NZTA progress on Waikato Expressway shifts up a gear


The NZ Transport Agency is starting work on the next development stage of the Hamilton section of the Waikato Expressway.

The NZ Transport Agency is starting work on the next development stage of the Hamilton section of the Waikato Expressway.

A contract for the secondary investigation and specimen design of this 21.8 kilometre-long section of the expressway has been awarded to Opus International Consultants Ltd.  

The work will three years to complete and includes a review of the preliminary design for the route of the Hamilton section; more detailed geotechnical, engineering and environmental investigations; and securing resource consents required for construction earthworks, stream crossings and stormwater drainage.

The NZTA’s Regional Director for Waikato, Harry Wilson, says when the work is completed the NZTA will be in a position to call for tenders to construct the Hamilton section.

“This work marks another significant step towards delivery of a complete Waikato Expressway by 2019,” Mr Wilson says.  “The benefits from the expressway will include the reduction of travel times between Auckland and Tirau by 35 minutes, safer roads with a reduced number of fatal and serious injury crashes, and economic growth for the region.”   

The Waikato Expressway is one of seven key state highway routes identified by the Government as Roads of National Significance.  It will be the key strategic transport corridor for Waikato.  When completed in 2019, the expressway will connect Auckland to the agricultural and business centres of Waikato and Bay of Plenty, and improve economic growth and productivity for all three regions through more efficient movement of people and freight.

The Hamilton section will pass to the east of the city, connecting with the Ngaruawahia section at the Lake Road junction in the north and the existing Tamahere deviation just south of Hillcrest, in the south.   Besides regional benefits, the expressway will also reduce traffic congestion and improve safety on Hamilton’s local road network by removing through traffic.

Hamilton City’s mayor Bob Simcock, says that through Access Hamilton, his council is investing significantly into the city’s strategic arterial network to enable people to move around safely and efficiently.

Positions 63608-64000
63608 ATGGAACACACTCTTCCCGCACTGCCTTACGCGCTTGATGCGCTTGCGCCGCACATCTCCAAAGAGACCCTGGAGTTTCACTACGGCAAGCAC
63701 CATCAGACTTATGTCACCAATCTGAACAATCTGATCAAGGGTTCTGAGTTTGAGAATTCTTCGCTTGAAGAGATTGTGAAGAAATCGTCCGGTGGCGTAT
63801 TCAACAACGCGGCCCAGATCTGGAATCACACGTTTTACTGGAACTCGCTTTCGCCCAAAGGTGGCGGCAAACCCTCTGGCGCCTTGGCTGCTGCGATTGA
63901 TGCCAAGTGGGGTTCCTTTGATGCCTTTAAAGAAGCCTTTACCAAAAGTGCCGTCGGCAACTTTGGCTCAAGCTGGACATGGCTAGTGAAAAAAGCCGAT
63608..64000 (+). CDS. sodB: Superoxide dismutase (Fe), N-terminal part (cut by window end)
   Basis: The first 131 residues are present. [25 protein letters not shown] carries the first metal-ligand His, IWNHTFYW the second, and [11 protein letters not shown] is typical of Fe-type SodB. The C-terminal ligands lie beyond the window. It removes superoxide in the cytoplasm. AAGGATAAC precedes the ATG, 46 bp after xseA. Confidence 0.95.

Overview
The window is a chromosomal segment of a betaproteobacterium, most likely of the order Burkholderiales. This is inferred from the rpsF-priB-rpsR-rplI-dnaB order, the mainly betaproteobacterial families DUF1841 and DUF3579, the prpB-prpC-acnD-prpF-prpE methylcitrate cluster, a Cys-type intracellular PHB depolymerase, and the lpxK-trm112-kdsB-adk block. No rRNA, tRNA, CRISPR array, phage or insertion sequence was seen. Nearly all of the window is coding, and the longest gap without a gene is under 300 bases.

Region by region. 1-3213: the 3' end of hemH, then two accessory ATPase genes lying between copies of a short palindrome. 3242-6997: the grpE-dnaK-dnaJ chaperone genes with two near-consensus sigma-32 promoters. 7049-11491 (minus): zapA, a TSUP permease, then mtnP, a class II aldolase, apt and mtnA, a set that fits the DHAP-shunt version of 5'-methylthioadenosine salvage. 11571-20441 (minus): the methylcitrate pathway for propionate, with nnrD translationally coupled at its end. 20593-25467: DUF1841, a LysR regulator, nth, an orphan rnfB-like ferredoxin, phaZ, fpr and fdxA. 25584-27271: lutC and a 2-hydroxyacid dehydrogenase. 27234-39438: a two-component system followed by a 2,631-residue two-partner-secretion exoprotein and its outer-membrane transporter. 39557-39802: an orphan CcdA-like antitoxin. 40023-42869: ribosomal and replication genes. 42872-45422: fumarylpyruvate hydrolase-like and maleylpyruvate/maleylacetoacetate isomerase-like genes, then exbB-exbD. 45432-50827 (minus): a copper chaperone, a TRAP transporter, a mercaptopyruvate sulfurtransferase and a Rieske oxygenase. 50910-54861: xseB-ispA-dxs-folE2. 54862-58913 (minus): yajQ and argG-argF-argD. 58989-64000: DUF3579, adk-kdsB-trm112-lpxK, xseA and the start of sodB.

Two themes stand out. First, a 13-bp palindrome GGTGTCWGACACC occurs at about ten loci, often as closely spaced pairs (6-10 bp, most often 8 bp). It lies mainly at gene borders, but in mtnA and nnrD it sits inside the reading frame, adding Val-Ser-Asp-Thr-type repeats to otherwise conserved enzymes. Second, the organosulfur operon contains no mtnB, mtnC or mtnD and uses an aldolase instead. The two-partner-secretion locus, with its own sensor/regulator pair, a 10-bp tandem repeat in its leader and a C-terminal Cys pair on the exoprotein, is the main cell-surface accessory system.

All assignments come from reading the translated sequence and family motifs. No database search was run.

“The NZTA’s latest development on the expressway project will complement the considerable commitment the city has been making, and will help achieve the economic gains the government is looking for,” says Mr Simcock. “It’s important that the NZTA manages the committed timetable, and that we continue to work together through this design phase to ensure that the transport networks are fully integrated."

Waikato District Council’s acting Mayor, Clint Baddeley, also welcomes progress on the development of the Hamilton section of the expressway.

“The focus of Waikato District Council was the completion of the whole of the expressway for the economic benefit of the greater Waikato region,” says Mr Baddeley. “This has been heightened by the fact that come 1 November, Waikato's boundary will be directly next to Auckland’s boundary and the creation of a single city on the other side of the Bombay Hills.”


Additional information

The Waikato Expressway sections are currently at the stages described below:

  • Pokeno & Mercer sections totalling 22.6km are completed
  • Longswamp and Rangiriri sections totalling 10.3km are now being investigated and designed
  • Ohinewai section of 7.0km is completed
  • Huntly section of 15.2km is now being investigated and designed
  • Ngaruawahia section of 12.3km is being designed
  • Te Rapa section of 7.3km is under construction
  • Hamilton section of 21.8km is now being investigated and designed
  • Tamahere interchange of 2.4km is completed
  • Tamahere section of 4.4km will be in investigation and design in 2010
  • Cambridge section of 10.4km is being designed

The Waikato Expressway will provide for two lanes of traffic in each direction divided by a central barrier with local roads and interchanges generally serviced by bridges and underpasses.  From the Bombay Hills to South of Cambridge it will be 102km, some 6km shorter than the current State Highway 1.

The Government has identified seven essential state highways that are linked to New Zealand’s economic prosperity. These are called the Roads of National Significance.  The NZTA is charged with delivering this programme of state highway improvements within the next 10 years. This programme represents one of New Zealand’s biggest ever infrastructure investments and is a key part of the Government’s National Infrastructure Plan and Government’s Policy Statement for transport.

The seven projects are based around New Zealand's five largest population centres. The focus is on moving people and freight between and within these centres more safely and efficiently. The projects are ‘lead infrastructure’ – meaning, they encourage economic growth rather than simply responding to it. Currently from north to south the seven projects are:

  • Puhoi to Wellsford - SH1
  • Completing the Western Ring Route, Auckland - SH16, SH18 and SH20
  • Victoria Park Tunnel, Auckland - SH1
  • Waikato Expressway - SH1
  • Tauranga Eastern Link - SH2
  • Wellington Northern Corridor - SH1
  • Christchurch Motorways.

More information is available at link)